The sport of bodyboarding originates from an ancient form of surfing performed by Polynesians lying on their stomachs, but how many centuries this date back to is unclear. The boards that were used were called ‘alaia’ and riders would either lie flat, sit on their knees, or in more rare occasions stand up. The boards were made of Acacia koa and were made in various shapes and sizes (3 to 6 ft) to accommodate specific riders. The wooden alaia boards then made way for the more modern Paipo boards that were mainly made from fiberglass. For some of these modern boards, fins were also added.
A rider chooses a board specific to their own height, their weight, and their level of expertise. Over the years, three styles of riding a bodyboard have developed. These include prone, dropknee, and stand-up. Prone is for riders who prefer bodyboarding on their stomachs. To change direction and move the board left for example, the rider places their left hand on the front left corner, while the right hand holds the board midway down the right side. The opposite is true when moving right. Dropknee is technically more difficult and gained huge popularity in the 80s and 90s with famous names displaying incredible skills during competitions. The board a dropknee rider uses does not have fins underneath, giving them an opportunity to make 360 spins both forward and back. The position for a rider is to place their preferred fin forward, while the opposing knee is placed on the bottom end of the board with the fin dragging in the water. To hold a line in the water, the rider leans from side to side along the rails of the board. The less popular style is standing up on the board performing tricks near the front or in the air.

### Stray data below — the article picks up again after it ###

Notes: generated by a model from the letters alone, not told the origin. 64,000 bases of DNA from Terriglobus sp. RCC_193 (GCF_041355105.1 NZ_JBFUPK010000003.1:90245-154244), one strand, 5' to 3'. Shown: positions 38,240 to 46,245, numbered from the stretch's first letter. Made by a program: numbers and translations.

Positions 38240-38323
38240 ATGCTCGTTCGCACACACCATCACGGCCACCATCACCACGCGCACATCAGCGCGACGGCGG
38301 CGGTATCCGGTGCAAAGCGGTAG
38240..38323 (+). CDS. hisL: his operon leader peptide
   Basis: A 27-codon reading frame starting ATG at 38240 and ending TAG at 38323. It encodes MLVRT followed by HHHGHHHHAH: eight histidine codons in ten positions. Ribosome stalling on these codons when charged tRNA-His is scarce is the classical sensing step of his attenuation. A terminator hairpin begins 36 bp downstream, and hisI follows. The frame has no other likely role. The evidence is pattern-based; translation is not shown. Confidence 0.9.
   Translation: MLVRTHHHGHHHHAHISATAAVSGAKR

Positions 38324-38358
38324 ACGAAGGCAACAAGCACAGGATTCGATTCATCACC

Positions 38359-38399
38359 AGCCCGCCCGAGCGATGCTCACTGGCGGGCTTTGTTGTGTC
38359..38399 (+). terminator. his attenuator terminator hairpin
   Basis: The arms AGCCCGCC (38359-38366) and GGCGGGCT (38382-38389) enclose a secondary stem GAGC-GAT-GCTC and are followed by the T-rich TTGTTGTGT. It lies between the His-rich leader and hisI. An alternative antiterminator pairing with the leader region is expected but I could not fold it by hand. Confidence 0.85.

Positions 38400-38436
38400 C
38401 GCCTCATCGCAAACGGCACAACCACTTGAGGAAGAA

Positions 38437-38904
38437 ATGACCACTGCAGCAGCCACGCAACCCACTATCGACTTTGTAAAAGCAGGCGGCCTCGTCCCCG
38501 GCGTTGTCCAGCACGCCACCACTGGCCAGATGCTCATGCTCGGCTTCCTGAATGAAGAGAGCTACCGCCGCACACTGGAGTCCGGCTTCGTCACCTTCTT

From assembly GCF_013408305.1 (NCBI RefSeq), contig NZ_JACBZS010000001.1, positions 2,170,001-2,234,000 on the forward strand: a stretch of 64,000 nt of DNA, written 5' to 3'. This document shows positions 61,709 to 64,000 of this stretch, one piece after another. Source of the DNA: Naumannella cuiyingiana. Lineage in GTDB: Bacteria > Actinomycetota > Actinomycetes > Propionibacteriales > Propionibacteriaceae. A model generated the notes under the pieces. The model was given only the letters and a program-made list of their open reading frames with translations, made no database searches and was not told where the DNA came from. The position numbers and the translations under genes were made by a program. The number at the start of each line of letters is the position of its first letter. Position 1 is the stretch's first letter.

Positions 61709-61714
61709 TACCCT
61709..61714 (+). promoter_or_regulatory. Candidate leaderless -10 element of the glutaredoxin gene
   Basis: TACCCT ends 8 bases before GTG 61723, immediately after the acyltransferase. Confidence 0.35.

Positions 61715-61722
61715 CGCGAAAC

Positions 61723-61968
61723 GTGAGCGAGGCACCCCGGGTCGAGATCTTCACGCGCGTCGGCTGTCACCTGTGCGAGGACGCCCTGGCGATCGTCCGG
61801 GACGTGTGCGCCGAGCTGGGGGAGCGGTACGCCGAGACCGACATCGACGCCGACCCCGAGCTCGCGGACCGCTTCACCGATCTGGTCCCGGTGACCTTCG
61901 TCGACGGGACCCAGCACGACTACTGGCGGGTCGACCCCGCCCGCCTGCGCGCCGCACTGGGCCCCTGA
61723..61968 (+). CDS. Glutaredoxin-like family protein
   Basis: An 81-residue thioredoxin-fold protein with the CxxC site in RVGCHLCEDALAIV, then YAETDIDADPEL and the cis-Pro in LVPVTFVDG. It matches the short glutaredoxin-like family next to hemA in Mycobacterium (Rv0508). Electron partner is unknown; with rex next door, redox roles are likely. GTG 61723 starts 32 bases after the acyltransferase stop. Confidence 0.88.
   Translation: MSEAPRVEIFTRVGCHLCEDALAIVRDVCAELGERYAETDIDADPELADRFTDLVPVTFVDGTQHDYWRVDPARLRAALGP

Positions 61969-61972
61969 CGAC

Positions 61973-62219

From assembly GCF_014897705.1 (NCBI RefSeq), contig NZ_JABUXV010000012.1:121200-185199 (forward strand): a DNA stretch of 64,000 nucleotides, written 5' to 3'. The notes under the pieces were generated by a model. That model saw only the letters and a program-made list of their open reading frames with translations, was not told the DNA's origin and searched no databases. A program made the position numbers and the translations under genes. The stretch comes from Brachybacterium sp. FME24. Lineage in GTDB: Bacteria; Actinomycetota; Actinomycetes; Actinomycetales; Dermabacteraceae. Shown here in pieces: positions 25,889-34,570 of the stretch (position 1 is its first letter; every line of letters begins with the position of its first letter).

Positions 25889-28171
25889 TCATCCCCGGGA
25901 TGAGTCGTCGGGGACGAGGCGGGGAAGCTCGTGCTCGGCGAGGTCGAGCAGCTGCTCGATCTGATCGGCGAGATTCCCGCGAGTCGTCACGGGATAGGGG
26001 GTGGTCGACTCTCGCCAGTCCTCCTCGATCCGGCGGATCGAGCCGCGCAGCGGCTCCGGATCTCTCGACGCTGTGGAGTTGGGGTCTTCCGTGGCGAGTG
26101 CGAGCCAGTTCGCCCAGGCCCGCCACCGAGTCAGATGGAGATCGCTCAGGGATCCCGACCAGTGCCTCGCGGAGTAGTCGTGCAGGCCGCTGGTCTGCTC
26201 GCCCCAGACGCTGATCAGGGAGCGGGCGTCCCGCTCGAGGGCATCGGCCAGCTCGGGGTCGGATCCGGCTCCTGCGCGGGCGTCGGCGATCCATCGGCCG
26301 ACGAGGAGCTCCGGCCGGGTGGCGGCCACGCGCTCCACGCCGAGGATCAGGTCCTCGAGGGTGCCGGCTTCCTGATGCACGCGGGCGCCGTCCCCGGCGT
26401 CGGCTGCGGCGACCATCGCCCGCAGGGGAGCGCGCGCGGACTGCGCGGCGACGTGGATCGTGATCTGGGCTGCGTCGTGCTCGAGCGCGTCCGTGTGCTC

The International Bodyboarding Corporation (IBC) is a nonprofit organisation that represents and promotes bodyboarding across the world at all levels from grassroots development through to professional world tour events. IBC is based in Antofagasta, Chile.